My recent post regarding my view about OSR gaming caused varied responses. I blame myself for laying my thoughts out in too strident a fashion for good general discussion to take place.
So to remedy and clarify:
Revisiting the past to park in it, rather to learn and then move on does not further, nor build upon the great works of the past. I am not saying there is not fun to be had nor, much to learn. Clearly given the breadth of blogs, and products, surrounding OSR materials there is much to be loved. I too share the love, and support it by purchasing many of the great OSR products out there. They are a great resource and nice mirror to the past, but they are not the end of the road.
Change is the essential part of long term survival for anything. Those people, systems, and cultures that fail to adapt and changes are relegated to the dustbin of history. Our own lives are one series of changes leading to (ideally) our own betterment. Sure its nice to have a mom around doing housework, fixing dinner, and making the bed, but it sure puts a crimp on the old love life. It's great to go back and visit the folks for a few days, but once you have made your own way in the world, and live your life your way, being home really isn't being "home." Home is a nice place to visit, but I don't think you'd want to live there anymore. Even if the basement is spacious. So however naive that may sound or seem, I think it is also true for gaming.
One can still play an enjoy the old Atari 2600 today and many of the games are still fun. In fact compared to the hottest Xbox 360 games, some 2600 games are even better! The old school Nintendo games from the 8 bit era are still fun, and clearly have play value as even Nintendo lets you buy and download a lot of those classics again! The old game are fun and have value, but they are not the end of further development. Wolfenstein 3D is a great first person shooter, and from it came Doom, which led to Hal-Life, and then to Halo. Each is still a first person shooter and you can have fun with any one of them, but I would not stop at any one of them, and I look forward to playing what comes next! New does not always mean better. That is true for anything from a new system grown out of the OSR movement...to the OSR material currently being produced. I beleive new does mean a stretching of boundaries and a reshaping of what we know or expect, and that to me is a good thing.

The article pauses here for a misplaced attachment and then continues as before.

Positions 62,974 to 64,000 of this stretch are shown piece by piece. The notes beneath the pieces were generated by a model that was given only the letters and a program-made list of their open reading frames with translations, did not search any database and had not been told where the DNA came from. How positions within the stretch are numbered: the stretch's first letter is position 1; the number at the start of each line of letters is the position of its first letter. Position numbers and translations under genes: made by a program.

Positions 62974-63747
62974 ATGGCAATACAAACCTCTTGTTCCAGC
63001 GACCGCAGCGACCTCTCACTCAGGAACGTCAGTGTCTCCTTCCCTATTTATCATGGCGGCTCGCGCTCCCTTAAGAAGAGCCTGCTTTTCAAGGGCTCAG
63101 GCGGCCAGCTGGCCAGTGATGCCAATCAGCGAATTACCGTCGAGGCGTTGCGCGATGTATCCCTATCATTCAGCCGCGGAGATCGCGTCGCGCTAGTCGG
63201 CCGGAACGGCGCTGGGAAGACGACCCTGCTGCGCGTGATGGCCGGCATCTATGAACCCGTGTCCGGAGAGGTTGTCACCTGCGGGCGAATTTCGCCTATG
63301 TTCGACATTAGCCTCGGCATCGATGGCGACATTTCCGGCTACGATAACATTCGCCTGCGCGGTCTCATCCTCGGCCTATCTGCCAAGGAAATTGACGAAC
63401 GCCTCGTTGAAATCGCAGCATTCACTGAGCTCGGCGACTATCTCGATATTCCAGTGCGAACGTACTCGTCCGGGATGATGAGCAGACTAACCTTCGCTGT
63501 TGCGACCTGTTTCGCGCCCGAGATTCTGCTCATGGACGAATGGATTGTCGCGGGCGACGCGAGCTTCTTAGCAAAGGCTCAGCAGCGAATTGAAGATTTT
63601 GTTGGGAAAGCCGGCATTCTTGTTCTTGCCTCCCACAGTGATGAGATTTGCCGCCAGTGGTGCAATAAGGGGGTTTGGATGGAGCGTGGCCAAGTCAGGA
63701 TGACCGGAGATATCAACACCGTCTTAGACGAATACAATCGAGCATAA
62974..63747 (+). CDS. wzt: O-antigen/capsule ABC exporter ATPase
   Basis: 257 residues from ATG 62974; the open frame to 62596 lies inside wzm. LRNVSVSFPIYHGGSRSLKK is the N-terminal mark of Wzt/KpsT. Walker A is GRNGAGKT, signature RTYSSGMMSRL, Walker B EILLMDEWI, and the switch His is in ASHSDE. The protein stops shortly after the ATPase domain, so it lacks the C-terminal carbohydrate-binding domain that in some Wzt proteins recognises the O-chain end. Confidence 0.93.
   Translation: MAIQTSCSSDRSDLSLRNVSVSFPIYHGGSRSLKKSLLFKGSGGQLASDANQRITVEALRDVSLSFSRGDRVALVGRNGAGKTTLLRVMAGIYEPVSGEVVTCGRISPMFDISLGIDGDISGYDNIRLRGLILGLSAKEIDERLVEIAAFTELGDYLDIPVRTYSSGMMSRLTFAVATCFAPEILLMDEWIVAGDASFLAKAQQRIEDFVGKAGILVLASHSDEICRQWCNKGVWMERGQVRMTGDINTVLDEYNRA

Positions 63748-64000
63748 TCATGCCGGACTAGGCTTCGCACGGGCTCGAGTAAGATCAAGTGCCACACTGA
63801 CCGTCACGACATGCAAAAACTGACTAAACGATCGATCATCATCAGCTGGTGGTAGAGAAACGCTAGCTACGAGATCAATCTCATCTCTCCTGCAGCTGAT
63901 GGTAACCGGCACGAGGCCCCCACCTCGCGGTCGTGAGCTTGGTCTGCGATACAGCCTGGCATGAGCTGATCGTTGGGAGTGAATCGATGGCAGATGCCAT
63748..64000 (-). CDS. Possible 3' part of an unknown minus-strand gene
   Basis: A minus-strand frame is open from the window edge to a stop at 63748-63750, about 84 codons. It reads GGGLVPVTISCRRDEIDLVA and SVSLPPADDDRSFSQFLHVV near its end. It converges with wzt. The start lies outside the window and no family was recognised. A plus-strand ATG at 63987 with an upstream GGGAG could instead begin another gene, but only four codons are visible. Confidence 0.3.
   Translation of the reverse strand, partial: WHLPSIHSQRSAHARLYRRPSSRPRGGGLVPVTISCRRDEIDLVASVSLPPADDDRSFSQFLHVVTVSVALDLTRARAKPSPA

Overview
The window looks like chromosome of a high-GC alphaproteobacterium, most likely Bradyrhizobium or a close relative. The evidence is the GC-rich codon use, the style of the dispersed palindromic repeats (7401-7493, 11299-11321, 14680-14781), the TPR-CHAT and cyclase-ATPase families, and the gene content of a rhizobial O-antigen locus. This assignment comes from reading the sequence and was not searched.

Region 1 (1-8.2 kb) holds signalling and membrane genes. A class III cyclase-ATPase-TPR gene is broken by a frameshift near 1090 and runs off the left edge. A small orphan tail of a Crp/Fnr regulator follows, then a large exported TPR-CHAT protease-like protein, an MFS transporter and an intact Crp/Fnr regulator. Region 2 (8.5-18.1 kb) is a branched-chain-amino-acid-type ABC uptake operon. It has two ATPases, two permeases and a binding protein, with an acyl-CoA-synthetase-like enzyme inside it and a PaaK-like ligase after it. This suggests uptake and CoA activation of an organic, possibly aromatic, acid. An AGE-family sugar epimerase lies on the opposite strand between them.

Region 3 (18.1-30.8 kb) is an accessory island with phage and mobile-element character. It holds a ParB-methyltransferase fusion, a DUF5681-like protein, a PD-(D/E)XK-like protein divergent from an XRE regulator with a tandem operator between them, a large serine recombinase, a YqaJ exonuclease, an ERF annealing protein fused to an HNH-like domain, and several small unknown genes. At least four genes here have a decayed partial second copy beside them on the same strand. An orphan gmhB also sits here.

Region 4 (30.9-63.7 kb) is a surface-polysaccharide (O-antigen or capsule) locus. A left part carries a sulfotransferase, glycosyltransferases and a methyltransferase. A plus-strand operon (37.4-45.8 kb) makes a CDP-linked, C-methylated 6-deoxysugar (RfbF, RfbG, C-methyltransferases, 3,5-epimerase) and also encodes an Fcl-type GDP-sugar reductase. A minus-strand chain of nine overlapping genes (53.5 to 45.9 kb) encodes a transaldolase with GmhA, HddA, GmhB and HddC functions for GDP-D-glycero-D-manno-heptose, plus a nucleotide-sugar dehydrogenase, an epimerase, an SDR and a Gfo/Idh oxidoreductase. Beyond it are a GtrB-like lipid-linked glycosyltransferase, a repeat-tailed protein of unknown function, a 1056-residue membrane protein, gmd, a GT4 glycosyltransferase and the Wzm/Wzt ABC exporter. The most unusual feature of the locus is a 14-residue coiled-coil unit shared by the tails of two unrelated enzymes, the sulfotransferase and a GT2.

From wargames and miniature war games came role playing games. The various systems of RPG gaming has changed from the three little brown books into a thousand or more variations and off-spring. I like the OSR movement and its revival of the core elements that got people playing originally: the sense of wonder, freedom, exploration and fun! All this from a few tiny books and a handful of dice.
The OSR movement is a grass roots counter, or reaction to the current vogue of multiple 200 plus page tomes of rules from major publishers. I think this is good for the hobby and good for gamers. I voice my concern in saying, I hope it simply does not stop there. I hope the core elements of game play rediscovered from a less rules bloated system can lead to new games and systems expressing it without being tied down to, constrained by, or pigeonholed mechanics from using the OGL/D20 centric system.
If one is happy on the path of OGL/D20 OSR game play, terrific for you! You found your chest of gold at the end of the quest and need never look further. You chose that path that suited you well, but I my friend, am not so lucky. My feet are still restless and I think there is a lot of trail left to cover. I like where your path has lead you to rest, but I should like to walk further on, and I do not believe I will travel alone.
|Two roads diverged in a yellow wood,|
|And sorry I could not travel both|
|And be one traveler, long I stood|
|And looked down one as far as I could|
|To where it bent in the undergrowth;||5|
|Then took the other, as just as fair,|
|And having perhaps the better claim,|
|Because it was grassy and wanted wear;|
|Though as for that the passing there|
|Had worn them really about the same,||10|
|And both that morning equally lay|
|In leaves no step had trodden black.|
|Oh, I kept the first for another day!|
|Yet knowing how way leads on to way,|
|I doubted if I should ever come back.||15|
|I shall be telling this with a sigh|
|Somewhere ages and ages hence:|
|Two roads diverged in a wood, and I—|
|I took the one less traveled by,|
|And that has made all the difference.||20|